This morning, at this hour, Small Business Administration chief Steven Preston goes before the Senate Committee on Banking, Housing, and Urban Affairs. It's the first step on a short journey to confirmation as Secretary of Housing and Urban Development, and the American Small Business League sent the soon-to-be ex-administrator off with scorn. "Small business advocates expect the committee," scowled the ASBL in a press release on Monday, "to challenge Administrator Preston on his poor track record on small business."
Really? Which small business advocates? Presumably the ASBL is referring to itself. The organization focuses exclusively on securing federal contracts for small business; a worthy project, since few except maybe the SBA itself would say the agency has done enough to stem the flow of purported small business contracts going in fact to big firms. (Just yesterday a judge ordered the SBA to provide the ASBL with the names of every firm to get a contract designated as "small business" for 2005 and 2006, something the agency had fought.) But sometimes the organization's persistence borders on zealotry, and the press releases sound a shrill note. In most other quarters, Preston's departure has been greeted with something closer to mourning.
"I've worked with Steven Preston as the SBA Administrator for almost two years now and I'll be sorry to see him go," said John Kerry, chair of the Senate Small Business Committee, in a statement released when Preston's appointment was announced. "Mr. Preston inherited an agency in disarray, and he's worked hard to right its course and to improve relationships with Congress. We may have some differences on policy, but he's always been professional, responsive, and dedicated to the mission." Generous words, these. Preston has insisted that despite the accusations and complaints lobbed from Capitol Hill, he had a good relationship with Sen. Kerry, and all the rest was politics.
Lenders in the 7(a) program are sorry to see him go, too. "He's been the best thing to happen to the SBA in years," says Bob Seiwert, Senior Vice President at the American Bankers Association, citing Preston's initiative to simplify the Standard Operating Procedures for the agency's loan programs. "He has recognized a problem: there's been a drop-off in community banks offering the SBA product. And one of the reasons is because it's just too complicated to administer."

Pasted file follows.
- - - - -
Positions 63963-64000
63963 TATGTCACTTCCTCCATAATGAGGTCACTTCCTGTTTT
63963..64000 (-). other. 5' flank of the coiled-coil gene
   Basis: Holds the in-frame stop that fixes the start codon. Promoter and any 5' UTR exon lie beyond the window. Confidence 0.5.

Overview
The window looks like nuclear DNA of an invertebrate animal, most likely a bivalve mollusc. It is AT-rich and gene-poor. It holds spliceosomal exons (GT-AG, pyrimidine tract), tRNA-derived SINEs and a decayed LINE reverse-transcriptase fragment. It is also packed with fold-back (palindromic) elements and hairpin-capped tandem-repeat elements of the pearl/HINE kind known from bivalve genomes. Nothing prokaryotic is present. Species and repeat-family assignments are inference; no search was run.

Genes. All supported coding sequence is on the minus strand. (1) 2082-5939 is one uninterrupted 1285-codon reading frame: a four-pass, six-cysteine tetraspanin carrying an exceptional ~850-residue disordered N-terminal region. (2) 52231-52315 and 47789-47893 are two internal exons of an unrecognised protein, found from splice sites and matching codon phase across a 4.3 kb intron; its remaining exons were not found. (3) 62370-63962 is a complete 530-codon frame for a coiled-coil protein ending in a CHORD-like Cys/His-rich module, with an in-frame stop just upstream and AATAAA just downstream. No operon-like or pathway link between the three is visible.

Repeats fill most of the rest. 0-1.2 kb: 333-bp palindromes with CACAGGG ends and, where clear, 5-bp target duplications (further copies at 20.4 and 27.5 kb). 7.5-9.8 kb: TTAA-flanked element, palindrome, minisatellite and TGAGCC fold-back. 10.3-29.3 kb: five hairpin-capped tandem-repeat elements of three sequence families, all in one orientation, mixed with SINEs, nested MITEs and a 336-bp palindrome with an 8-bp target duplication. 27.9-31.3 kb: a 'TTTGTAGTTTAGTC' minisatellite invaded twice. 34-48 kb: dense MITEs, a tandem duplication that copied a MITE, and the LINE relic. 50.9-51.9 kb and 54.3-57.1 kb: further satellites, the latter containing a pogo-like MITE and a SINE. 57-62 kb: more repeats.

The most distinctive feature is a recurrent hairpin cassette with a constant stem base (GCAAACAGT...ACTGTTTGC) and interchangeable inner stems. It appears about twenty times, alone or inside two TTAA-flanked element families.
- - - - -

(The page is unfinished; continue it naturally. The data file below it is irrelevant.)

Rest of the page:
But if Preston had his work cut out for him healing a rift with Congress and bringing banks back into the fold, the most damaged relationship of all was the one in the family, between SBA officials in Washington and the employees in the field. For a couple years, the SBA rounded out the bottom of the federal bureaucracy in the matter of staff morale. When I spoke to him last December, Preston pointed to a new survey (pdf) that showed things were improving. "I think this agency has got a smile on its face, and confidence that has been lacking for a long time," he said.
With that in mind, I called up some of the employees in the Richmond, Virginia, district office, which I profiled in an article that ran in the May 2007 issue of Inc. magazine. Most declined to talk, which might in itself say something about staff morale. But those who spoke mostly had praise for their future-former chief. "He did a really good job at trying to open up communication, which was a real stumbling block here," one staffer, who asked not to be identified, told me. Now, "we're at a loss. We're worried about all the actions that he has taken to put us in the right direction -- what will happen to them? We don't know. We're hoping that whoever follows in his footsteps will carry those initiatives forward."
"Everyone I talked to really hates to see him go," added Tammy Proffitt, who heads up the local 8(a) program, which offers counseling and government contracts to disadvantaged businesses. "He listened a great deal, and he really took seriously a great deal of what he heard. And he took it back and tried to make changes where he could. If he made a promise, he kept it.
"He's certainly been one of the best administrators I've experienced in my tenure at SBA."
Said one employee, "He was not interested in the political aspects of the job -- as in, what political capital this might get me. He was focused on the day-to-day operations."
In the end, of course, he did accrue political capital, and he's moving up the Executive Branch. At the helm of HUD, Preston will command an agency with a $40 billion budget -- roughly a hundred times the size of the SBA's -- and take a seat in President Bush's cabinet. Whatever he learned at the SBA will come in handy here: HUD's previous secretary, Alphonso Jackson, left amid a criminal investigation for corruption.
But at the SBA, notwithstanding the ASBL's jeers, Steven will be missed.
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